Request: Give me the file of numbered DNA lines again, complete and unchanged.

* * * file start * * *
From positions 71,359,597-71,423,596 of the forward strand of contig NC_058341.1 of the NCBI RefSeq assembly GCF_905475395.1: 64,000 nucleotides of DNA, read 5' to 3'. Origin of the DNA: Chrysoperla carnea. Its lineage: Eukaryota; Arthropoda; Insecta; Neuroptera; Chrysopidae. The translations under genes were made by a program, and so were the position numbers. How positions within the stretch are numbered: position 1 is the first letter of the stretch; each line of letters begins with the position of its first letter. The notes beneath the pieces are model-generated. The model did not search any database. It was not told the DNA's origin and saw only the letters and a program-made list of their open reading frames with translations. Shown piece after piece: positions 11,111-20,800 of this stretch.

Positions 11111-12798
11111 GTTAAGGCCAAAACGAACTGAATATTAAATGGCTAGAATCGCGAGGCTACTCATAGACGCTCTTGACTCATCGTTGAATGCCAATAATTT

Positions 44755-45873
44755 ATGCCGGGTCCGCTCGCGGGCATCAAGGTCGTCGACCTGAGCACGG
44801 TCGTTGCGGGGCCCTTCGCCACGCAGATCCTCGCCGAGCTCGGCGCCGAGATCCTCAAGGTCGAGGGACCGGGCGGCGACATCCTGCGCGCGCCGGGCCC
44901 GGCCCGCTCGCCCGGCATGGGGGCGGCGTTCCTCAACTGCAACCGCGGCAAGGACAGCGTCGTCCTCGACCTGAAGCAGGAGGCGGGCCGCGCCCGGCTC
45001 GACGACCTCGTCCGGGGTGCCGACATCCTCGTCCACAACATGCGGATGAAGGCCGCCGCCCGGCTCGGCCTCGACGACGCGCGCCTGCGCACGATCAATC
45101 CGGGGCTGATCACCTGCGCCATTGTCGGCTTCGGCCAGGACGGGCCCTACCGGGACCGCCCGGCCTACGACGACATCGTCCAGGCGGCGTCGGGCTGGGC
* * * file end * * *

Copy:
From positions 71,359,597-71,423,596 of the forward strand of contig NC_058341.1 of the NCBI RefSeq assembly GCF_905475395.1: 64,000 nucleotides of DNA, read 5' to 3'. Origin of the DNA: Chrysoperla carnea. Its lineage: Eukaryota; Arthropoda; Insecta; Neuroptera; Chrysopidae. The translations under genes were made by a program, and so were the position numbers. How positions within the stretch are numbered: position 1 is the first letter of the stretch; each line of letters begins with the position of its first letter. The notes beneath the pieces are model-generated. The model did not search any database. It was not told the DNA's origin and saw only the letters and a program-made list of their open reading frames with translations. Shown piece after piece: positions 11,111-20,800 of this stretch.

Positions 11111-12798
11111 GTTAAGGCCAAAACGAACTGAATATTAAATGGCTAGAATCGCGAGGCTACTCATAGACGCTCTTGACTCATCGTTGAATGCCAATAATTT

Positions 44755-45873
44755 ATGCCGGGTCCGCTCGCGGGCATCAAGGTCGTCGACCTGAGCACGG
44801 TCGTTGCGGGGCCCTTCGCCACGCAGATCCTCGCCGAGCTCGGCGCCGAGATCCTCAAGGTCGAGGGACCGGGCGGCGACATCCTGCGCGCGCCGGGCCC
44901 GGCCCGCTCGCCCGGCATGGGGGCGGCGTTCCTCAACTGCAACCGCGGCAAGGACAGCGTCGTCCTCGACCTGAAGCAGGAGGCGGGCCGCGCCCGGCTC
45001 GACGACCTCGTCCGGGGTGCCGACATCCTCGTCCACAACATGCGGATGAAGGCCGCCGCCCGGCTCGGCCTCGACGACGCGCGCCTGCGCACGATCAATC
45101 CGGGGCTGATCACCTGCGCCATTGTCGGCTTCGGCCAGGACGGGCCCTACCGGGACCGCCCGGCCTACGACGACATCGTCCAGGCGGCGTCGGGCTGGGC